One of the implications here, the report suggests, is that estate planners should ensure they are making meaningful connections not just with their older clients, but also their heirs, particularly as the so-called “great wealth transfer” to the next generation gets underway.
What external factors are most likely to increase the likelihood of you creating or redoing your estate plan?
Most respondents cited changes in tax policies (30 percent) or inflation rates (29 percent). Those who are part of the Baby Boomer or older generations were the most likely to say tax policy would prompt them to rework their estate plan.
Others said they believe that changes in federal interest rates, stock market fluctuations, and student loan forgiveness would serve as the top external factors driving them to create or revisit their estate plans.
What do you think is the most damaging result of a poorly planned estate strategy?
Respondents were aware that bad estate management could be detrimental to their families and their legacies. Nearly a third of respondents stated that leaving their loved ones without sufficient assets would be the most damaging result of a poorly executed estate plan. Another 27 percent believed a bad estate plan would cause the most damage by sparking conflict among their heirs.
Do you have a plan for protecting your digital assets?
A major topic in the evolution of estate planning is ensuring that you protect your digital assets. This can include anything from your digital photo albums and social media accounts to your online account passwords.
When asked whether they had a plan for their digital assets, participants revealed the following points:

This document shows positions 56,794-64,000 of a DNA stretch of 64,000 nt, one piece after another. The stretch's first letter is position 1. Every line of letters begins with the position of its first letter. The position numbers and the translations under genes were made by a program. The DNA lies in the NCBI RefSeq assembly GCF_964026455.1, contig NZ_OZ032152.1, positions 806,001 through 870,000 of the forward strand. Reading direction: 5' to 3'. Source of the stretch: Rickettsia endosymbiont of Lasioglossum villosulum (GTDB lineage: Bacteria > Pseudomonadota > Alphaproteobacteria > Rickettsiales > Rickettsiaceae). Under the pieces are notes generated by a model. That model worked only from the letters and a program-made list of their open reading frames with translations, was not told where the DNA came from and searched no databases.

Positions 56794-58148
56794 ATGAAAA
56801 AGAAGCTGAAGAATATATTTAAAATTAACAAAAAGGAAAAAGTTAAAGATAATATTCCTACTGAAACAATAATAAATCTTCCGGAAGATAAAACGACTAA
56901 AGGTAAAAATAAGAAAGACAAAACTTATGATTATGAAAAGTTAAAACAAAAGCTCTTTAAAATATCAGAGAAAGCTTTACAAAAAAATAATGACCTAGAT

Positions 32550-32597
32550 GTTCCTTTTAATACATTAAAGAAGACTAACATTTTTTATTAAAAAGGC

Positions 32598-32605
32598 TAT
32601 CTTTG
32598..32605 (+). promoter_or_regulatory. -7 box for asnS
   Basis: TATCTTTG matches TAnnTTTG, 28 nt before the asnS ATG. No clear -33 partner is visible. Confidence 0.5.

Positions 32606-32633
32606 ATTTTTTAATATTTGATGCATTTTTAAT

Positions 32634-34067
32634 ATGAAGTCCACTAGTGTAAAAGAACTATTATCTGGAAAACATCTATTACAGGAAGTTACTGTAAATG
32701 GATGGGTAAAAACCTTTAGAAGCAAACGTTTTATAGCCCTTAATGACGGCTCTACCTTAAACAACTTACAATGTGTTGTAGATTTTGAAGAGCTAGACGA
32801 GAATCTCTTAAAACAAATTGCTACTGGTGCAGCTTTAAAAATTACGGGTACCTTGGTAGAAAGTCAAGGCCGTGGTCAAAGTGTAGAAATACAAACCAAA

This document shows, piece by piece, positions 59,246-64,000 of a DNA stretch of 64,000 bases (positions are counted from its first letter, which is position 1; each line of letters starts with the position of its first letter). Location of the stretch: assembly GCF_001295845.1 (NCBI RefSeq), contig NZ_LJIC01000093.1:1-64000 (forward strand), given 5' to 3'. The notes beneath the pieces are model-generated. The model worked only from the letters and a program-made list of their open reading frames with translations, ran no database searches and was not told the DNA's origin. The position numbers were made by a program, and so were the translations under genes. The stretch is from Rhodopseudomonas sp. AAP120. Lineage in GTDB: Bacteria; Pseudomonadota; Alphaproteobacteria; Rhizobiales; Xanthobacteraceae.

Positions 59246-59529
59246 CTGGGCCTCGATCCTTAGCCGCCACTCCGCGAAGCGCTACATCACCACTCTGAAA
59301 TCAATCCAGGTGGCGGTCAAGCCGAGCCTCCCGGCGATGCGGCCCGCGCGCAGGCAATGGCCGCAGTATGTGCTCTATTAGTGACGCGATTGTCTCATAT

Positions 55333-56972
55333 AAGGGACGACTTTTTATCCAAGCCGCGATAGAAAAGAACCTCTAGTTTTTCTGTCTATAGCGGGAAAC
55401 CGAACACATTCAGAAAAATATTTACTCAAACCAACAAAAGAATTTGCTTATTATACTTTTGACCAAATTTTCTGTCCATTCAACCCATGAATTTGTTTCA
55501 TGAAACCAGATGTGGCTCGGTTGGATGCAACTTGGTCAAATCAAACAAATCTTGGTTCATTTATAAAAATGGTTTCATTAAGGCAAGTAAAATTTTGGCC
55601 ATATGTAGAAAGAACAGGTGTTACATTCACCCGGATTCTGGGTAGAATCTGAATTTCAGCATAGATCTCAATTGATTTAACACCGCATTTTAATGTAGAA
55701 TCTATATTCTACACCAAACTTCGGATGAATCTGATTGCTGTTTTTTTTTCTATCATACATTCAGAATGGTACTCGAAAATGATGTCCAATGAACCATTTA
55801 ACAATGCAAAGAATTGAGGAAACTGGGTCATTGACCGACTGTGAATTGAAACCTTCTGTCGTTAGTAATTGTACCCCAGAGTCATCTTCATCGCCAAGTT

- More than half – 58 percent – had no plan for their digital assets.
- Baby Boomers were the least likely to have a plan for their digital assets.
As the report indicates, traditional estate plans likely do not include a provision for such digital assets as airline miles, credit card reward points, cryptocurrency, and log-in credentials. Be sure to ask a qualified estate planning attorney about how best to protect these types of assets.
The Current Estate Planning System Is Not Serving the Less Wealthy
Perhaps one of the more striking findings of the survey is that the current estate planning system is not serving people with less money.
The survey found that, among participants, families with estates valued at less than $1 million tend to have less information about the estate planning process and a lower tendency to create an estate plan and keep it updated. In fact, of households with a total net worth under $1 million, 64 percent report not having an estate plan in place.
For the sake of your loved ones, take the time to prepare your legacy plan with a professional. A well-executed plan can help minimize family conflict as well as offer you peace of mind. It can also ensure that the individuals you love most receive your assets according to your wishes. Simply put, it may prove to be one of the most valuable gifts you leave behind for your heirs.
To learn more about creating or updating your estate plan, find a qualified estate planning attorney near you today.